Deputy Defense Secretary Bob Work this week made a short trip to Oregon and Washington State in the Pacific Northwest to meet with industry leaders and to discuss work underway for the department.
April 7, his first stop was be in Portland, Ore., to deliver remarks during a Defense Advanced Research Projects Agency christening ceremony for a technology demonstration vessel designed, developed and built through DARPA’s anti-submarine warfare continuous trail unmanned vessel, or ACTUV, program.
The 130-foot ship is a new class of ocean-going vessel able to travel thousands of miles over open seas for months at a time with no crew members aboard.
According to DARPA, ACTUV embodies breakthroughs in autonomous navigation and operation with the potential to revolutionize U.S. maritime operations.
In the months after the christening, DARPA says it will work with the Office of Naval Research to fully test the vessel’s capabilities and innovative payloads to transition the technology to the U.S. Navy for operational use.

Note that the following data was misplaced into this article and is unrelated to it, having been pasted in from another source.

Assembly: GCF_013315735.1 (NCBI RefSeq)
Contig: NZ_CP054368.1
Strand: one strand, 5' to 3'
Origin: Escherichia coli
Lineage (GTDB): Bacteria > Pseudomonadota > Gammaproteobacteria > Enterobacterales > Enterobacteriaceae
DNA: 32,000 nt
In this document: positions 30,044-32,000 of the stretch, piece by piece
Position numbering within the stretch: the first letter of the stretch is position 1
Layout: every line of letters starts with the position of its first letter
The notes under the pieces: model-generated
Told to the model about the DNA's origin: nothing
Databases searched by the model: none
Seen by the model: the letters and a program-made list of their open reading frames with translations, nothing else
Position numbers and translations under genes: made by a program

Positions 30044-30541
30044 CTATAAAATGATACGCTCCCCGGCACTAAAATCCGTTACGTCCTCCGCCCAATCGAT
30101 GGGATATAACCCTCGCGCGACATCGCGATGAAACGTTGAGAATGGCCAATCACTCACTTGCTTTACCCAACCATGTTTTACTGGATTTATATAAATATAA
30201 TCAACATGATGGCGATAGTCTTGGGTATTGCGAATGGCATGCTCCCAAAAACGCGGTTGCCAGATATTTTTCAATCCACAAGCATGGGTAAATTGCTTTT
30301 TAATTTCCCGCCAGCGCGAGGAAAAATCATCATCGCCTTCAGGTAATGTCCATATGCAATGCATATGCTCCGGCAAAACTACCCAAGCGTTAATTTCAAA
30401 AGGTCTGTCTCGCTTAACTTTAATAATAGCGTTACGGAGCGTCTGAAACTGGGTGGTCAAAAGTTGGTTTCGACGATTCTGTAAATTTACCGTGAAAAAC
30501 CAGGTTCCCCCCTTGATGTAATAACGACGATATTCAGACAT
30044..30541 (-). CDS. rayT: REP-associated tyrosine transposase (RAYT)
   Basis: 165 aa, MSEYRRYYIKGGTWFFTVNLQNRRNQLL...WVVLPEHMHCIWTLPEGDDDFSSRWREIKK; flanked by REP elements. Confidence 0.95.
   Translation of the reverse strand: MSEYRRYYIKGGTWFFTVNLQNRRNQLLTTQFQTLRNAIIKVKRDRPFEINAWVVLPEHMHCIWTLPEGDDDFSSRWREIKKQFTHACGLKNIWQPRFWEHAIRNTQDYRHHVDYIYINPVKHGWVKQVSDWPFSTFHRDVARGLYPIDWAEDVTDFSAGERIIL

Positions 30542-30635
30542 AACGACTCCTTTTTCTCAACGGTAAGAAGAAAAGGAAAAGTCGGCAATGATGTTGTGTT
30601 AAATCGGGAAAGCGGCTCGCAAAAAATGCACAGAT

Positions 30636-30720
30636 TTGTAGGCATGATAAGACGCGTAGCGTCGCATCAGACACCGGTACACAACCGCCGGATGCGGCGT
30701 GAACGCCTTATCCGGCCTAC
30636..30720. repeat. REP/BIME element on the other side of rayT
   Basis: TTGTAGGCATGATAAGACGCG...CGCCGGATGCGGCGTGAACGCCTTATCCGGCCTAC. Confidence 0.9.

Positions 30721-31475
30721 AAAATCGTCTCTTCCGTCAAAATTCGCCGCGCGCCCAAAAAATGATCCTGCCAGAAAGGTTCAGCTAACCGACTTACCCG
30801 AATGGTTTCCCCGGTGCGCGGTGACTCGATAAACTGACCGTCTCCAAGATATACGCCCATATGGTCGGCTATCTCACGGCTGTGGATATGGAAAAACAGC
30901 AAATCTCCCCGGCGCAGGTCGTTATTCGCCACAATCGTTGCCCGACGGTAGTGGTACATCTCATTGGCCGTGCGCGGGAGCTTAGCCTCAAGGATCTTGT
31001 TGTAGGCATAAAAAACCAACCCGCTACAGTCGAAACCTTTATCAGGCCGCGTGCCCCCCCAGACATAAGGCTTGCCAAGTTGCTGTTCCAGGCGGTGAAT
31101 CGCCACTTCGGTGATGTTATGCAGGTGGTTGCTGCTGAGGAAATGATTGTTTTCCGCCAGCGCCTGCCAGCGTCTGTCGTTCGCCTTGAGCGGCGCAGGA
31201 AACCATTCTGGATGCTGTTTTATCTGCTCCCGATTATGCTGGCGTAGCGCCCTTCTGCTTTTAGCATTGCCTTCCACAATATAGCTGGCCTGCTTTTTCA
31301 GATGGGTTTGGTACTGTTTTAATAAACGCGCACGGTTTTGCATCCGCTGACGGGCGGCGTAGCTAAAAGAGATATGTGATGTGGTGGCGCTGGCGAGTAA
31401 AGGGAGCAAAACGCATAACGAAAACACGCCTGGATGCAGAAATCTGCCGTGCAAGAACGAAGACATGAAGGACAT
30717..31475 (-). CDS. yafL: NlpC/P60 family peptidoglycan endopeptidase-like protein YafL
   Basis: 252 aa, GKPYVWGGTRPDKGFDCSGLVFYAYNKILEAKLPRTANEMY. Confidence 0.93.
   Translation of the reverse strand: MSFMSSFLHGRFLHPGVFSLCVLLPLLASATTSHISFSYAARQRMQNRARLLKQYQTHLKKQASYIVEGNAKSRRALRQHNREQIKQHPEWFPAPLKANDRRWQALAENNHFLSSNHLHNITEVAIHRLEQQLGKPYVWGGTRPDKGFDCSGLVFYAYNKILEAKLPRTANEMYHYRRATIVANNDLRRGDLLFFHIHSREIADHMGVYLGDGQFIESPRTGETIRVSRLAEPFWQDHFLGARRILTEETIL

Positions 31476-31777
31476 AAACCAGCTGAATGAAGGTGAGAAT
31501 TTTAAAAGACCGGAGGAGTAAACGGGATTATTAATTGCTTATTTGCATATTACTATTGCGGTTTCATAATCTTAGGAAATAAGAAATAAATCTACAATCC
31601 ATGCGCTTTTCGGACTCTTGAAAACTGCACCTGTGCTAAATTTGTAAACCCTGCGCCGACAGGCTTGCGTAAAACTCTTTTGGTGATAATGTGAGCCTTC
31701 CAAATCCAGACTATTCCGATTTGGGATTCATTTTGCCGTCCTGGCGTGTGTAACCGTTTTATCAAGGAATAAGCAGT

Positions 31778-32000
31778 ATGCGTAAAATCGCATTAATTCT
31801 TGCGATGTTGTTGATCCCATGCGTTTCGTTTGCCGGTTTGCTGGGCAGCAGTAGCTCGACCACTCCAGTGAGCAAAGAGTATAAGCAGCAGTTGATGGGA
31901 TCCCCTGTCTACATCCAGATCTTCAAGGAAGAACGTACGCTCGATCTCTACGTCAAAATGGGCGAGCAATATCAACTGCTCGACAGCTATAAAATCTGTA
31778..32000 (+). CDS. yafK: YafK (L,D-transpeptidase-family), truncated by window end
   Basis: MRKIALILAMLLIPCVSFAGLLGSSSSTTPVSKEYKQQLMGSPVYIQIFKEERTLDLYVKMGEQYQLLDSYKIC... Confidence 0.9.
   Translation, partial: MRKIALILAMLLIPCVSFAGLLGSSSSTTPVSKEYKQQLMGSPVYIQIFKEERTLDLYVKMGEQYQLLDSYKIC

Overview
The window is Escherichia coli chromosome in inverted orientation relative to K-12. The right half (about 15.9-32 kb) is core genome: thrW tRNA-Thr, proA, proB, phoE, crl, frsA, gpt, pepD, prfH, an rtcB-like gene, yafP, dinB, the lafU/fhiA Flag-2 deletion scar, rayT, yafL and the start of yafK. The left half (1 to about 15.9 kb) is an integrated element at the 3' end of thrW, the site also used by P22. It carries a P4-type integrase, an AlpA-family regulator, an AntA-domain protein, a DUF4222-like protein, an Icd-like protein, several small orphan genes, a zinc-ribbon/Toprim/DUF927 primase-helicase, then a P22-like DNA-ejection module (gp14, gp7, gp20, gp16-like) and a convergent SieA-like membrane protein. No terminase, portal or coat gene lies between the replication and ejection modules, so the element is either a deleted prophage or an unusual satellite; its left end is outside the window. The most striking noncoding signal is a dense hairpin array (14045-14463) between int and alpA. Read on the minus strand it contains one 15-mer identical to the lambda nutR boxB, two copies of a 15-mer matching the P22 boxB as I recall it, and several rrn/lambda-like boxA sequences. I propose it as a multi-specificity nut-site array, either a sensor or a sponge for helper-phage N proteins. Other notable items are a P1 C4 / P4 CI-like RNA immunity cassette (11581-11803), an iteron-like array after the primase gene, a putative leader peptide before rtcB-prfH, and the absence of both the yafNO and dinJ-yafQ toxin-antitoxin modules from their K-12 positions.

Joining Work in addressing attendees will be DARPA Director Arati Prabhakar, ACTUV program manager Scott Littlefield, Navy Rear Adm. Mathias Winter, chief of naval research, and Navy Rear Adm. Robert Girrier, director of unmanned warfare systems.
Later that day Work travelled to Seattle, Wash., to meet with the leadership of the Boeing at the aerospace company’s Renton facility. In the afternoon he toured the final assembly facilities of the 737 and the P-8.
The 737 is a short- to medium-range twinjet narrow-body airliner. The P-8A Poseidon aircraft, derived from the next-generation 737-800, is designed for long-range anti-submarine warfare, anti-surface warfare and intelligence, surveillance and reconnaissance missions.
Work also will tour the P-8 specific final installation bay and tour the P-8.